[-empyre-] Welcome to Week 3: MODERNITY'S SPELL

Anthony Discenza adiscenza at cca.edu
Tue Nov 19 14:35:37 AEDT 2019

Thanks for the intro Margaretha, and hello and thanks to everyone else
participating in this series of conversations; especially the first two
weeks’ worth of contributors for offering such a wealth of ideas and
threads to follow.

About a year and half ago, I had been asked to write a very short piece
about magic for the Wattis Institute of the Arts in San Francisco. Every
year, the Wattis hosts a reading group that focuses on the work of a single
visual artist; that year it had been Seth Price and I had been invited to
be a participant in that particular reading group. Because Price had
referenced an interest in magic in some of his writing (without really
elucidating what this meant for him), the Wattis staff had asked me if I’d
write something about magic, as they had (mistakenly) acquired the
impression this was something I was knowledgeable about. I’m not sure if
this is really true; for the most part, my knowledge and thinking around
magic has been shaped by a lifetime of reading science fiction, fantasy,
and supernatural literature. I bring all this up mostly just to give some
sense of how I’m coming to this conversation, I guess. I do have an abiding
interest in the idea of magic and the ways it gets defined, and I think
that it continues to play an enormous and complicated role in how we
imagine and construct the world around us.

The piece I wrote for the Wattis was fairly superficial, but the argument I
was essentially making was that magic is just a kind of technology. I
wouldn’t even call it a precursor to technology; I think it’s just a
different approach to similar ends. And perhaps it’s not even really that
different, or at least maybe not in the ways we think.

Of course I’m using both terms in pretty broad senses; when I talk about
magic, I’m using the term to encompass a vast and rich array of practices
spanning thousands of years and many different cultures. When I’m talking
about technology, I mean any kind of system, methodology, or
techniques—which after all, is more or less the definition of technology.
So *already*, magic and technology feel tethered together, because whatever
kind of magical practice you might be engaging with, be it Wicca, or
hoodoo, or the Tarot, or ceremonial magic, you are always working with
techniques and methodologies. From this standpoint, I would argue, language
itself is a technology, maybe the ur-technology, since it facilitates all
others. But language is also the ur-form of magic, since all magic involves
language: speaking, utterances, naming, binding. Language is the first
magic, because it captures aspects of the world and binds them, shapes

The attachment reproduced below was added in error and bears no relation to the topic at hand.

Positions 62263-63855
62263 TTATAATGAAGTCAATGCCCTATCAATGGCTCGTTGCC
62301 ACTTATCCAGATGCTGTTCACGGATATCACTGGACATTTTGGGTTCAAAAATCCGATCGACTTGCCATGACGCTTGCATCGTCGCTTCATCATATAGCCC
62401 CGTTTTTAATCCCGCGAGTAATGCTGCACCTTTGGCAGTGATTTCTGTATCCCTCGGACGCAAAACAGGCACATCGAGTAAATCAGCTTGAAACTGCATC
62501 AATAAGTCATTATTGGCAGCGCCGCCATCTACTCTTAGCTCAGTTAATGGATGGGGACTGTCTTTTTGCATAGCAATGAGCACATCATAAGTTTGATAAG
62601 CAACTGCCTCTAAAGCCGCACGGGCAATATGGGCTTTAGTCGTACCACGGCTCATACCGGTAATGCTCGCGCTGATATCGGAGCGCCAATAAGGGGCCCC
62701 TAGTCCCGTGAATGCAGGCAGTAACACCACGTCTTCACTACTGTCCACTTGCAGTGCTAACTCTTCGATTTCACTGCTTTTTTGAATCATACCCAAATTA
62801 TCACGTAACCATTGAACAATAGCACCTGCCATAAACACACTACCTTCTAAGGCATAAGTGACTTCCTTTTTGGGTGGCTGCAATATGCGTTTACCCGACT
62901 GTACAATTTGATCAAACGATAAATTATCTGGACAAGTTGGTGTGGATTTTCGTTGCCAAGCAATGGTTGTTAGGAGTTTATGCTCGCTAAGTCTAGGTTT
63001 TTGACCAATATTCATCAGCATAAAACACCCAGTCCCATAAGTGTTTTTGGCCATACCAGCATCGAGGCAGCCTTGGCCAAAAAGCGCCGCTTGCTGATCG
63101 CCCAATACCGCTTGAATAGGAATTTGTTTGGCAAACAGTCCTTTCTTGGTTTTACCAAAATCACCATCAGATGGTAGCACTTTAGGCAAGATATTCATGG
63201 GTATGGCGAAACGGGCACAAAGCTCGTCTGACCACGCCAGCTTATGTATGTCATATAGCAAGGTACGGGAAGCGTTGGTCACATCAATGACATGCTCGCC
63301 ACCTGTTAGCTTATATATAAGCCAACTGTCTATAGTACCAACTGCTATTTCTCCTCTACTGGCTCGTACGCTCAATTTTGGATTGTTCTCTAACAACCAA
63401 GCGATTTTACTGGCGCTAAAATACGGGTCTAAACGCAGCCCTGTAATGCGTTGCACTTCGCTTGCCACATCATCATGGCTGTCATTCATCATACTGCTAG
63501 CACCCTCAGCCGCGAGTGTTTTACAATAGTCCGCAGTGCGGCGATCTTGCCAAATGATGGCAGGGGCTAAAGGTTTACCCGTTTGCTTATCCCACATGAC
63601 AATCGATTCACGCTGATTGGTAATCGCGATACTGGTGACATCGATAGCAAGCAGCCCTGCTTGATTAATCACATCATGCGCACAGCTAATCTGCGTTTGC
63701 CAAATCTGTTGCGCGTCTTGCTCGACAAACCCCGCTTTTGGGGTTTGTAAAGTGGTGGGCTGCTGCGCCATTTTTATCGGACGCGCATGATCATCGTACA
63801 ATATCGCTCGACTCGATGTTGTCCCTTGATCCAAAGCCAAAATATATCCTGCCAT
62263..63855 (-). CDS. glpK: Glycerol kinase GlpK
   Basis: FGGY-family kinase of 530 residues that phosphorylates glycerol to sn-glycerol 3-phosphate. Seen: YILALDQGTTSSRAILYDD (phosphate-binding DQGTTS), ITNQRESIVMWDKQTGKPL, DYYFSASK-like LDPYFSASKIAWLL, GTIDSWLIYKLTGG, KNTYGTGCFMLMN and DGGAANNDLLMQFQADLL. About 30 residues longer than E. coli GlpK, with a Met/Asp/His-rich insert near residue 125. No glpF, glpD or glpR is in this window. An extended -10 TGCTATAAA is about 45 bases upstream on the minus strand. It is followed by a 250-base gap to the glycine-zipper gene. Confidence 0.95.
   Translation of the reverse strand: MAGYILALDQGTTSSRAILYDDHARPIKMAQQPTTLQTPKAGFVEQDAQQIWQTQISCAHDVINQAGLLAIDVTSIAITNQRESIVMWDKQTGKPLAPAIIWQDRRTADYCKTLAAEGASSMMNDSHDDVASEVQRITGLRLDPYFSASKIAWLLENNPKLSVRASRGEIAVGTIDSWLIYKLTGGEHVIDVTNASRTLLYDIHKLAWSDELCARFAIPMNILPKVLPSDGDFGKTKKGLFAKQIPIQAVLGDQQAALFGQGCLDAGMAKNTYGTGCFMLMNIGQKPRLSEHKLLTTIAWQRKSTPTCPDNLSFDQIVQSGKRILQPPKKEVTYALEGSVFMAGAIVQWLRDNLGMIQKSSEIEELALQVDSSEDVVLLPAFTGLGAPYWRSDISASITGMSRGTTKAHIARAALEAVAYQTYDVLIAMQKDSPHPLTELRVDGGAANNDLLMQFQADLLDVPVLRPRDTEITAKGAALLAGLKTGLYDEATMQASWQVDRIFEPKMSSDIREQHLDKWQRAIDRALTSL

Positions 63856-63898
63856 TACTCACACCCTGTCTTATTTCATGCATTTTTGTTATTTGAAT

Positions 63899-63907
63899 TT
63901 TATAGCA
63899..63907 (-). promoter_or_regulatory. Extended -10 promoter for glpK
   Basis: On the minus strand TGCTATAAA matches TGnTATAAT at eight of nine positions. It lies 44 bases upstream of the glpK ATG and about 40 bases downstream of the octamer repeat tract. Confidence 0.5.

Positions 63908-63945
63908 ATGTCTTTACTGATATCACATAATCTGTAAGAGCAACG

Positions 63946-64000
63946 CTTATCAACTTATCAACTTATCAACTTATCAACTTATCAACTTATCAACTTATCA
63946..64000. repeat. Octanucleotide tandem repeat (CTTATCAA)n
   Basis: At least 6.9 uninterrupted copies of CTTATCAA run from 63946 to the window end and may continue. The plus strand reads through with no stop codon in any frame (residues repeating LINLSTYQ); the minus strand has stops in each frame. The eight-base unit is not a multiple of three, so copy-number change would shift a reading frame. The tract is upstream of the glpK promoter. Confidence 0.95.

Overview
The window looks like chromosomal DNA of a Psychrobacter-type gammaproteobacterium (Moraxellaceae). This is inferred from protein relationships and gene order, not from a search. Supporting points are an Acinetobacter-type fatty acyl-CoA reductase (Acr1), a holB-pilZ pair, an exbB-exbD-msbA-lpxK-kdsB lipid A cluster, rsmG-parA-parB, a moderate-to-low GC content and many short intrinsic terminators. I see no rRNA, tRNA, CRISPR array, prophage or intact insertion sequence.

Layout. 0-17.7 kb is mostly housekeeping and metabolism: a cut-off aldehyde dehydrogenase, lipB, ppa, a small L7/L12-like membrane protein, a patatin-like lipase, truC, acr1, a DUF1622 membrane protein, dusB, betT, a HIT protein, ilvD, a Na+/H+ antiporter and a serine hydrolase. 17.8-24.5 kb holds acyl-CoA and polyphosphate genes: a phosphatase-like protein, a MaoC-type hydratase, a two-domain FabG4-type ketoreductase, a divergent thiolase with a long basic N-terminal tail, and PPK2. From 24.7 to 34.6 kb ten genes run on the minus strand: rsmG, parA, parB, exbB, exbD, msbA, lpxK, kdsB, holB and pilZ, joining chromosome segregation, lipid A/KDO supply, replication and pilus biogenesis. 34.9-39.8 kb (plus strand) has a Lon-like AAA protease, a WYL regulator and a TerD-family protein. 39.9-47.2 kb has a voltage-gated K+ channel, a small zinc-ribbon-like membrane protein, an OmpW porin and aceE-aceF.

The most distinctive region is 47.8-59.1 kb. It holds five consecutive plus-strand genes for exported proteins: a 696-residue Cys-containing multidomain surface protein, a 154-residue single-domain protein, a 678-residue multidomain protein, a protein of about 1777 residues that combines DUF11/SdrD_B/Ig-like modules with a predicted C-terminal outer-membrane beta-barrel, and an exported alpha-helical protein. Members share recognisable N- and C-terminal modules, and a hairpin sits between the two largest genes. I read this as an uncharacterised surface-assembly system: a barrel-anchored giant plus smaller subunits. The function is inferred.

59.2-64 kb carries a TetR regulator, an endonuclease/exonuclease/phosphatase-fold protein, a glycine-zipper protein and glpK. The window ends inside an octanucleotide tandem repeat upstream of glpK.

them, separates them into forms: *tree, wind, water, sky, bird, person*.
Essential to much magical practice is knowing something’s name. To name a
thing, to speak it, is to wield it. To know the name of something is to
know its *properties*, and through this knowledge, these properties may be
put to use, to shape and effect outcomes. Of course, shaping and effecting
outcomes is also very much the concern of technology…

I’m currently writing this from Western Massachusetts, where I relocated
last year after two and half decades in the Bay Area. I’m out here to help
manage two old industrial buildings I co-own with a friend, and to put some
distance between myself and the increasingly dystopian/apocalyptic feeling
I had been experiencing in Northern California in recent years. This
morning I was out on the roof, cutting up sections of old asphalt roofing
after having had a section of the roof replaced. The sheets were incredibly
heavy and unwieldy, coated with masses of cracked and fissured tar probably
5 decades old. The surfaces called to mind the hides of primordial saurian
leviathans, or the blasted surfaces of dead planets seen from some
automated orbiting satellite. The sections, flaking and crumbling, still
had the acrid tang of bitumen, the hardened sludge of eons-dead life
compressed into a hydrocarbon-rich ooze. I find myself thinking about
petroleum a lot lately, about the incomprehensible array of stuff we
produce from it, and how all these materials are rapidly rendering the
planet increasingly inhospitable for human life. For me, it is the essence
of the science fictional to contemplate the fact that our entire world runs
on energy and materials produced from a black, gooey slime made of plants
and animals that died hundreds of millions of years ago. But it also makes
me think of magic, specifically necromancy: the summoning up of the dead to
serve our needs. Black magic, indeed. But the magic circle is broken; the
spell is totally out of control; the unleashed energy of the dead is now
reclaiming the earth, returning it to a climate more suitable for itself…

Thinking about petroleum makes me think about time, deep time, geologic
time, cosmologic time. I think about the way science enables us to be aware
of events on these time scales, but that doesn’t mean we can really
comprehend them. Even a couple hundred years is hard to *really* take a
hold of; let alone a million...

There’s a sub-sub-genre of science fiction that’s known as The Dying Earth,
after a collection of stories and novels written between 1950 and the 70s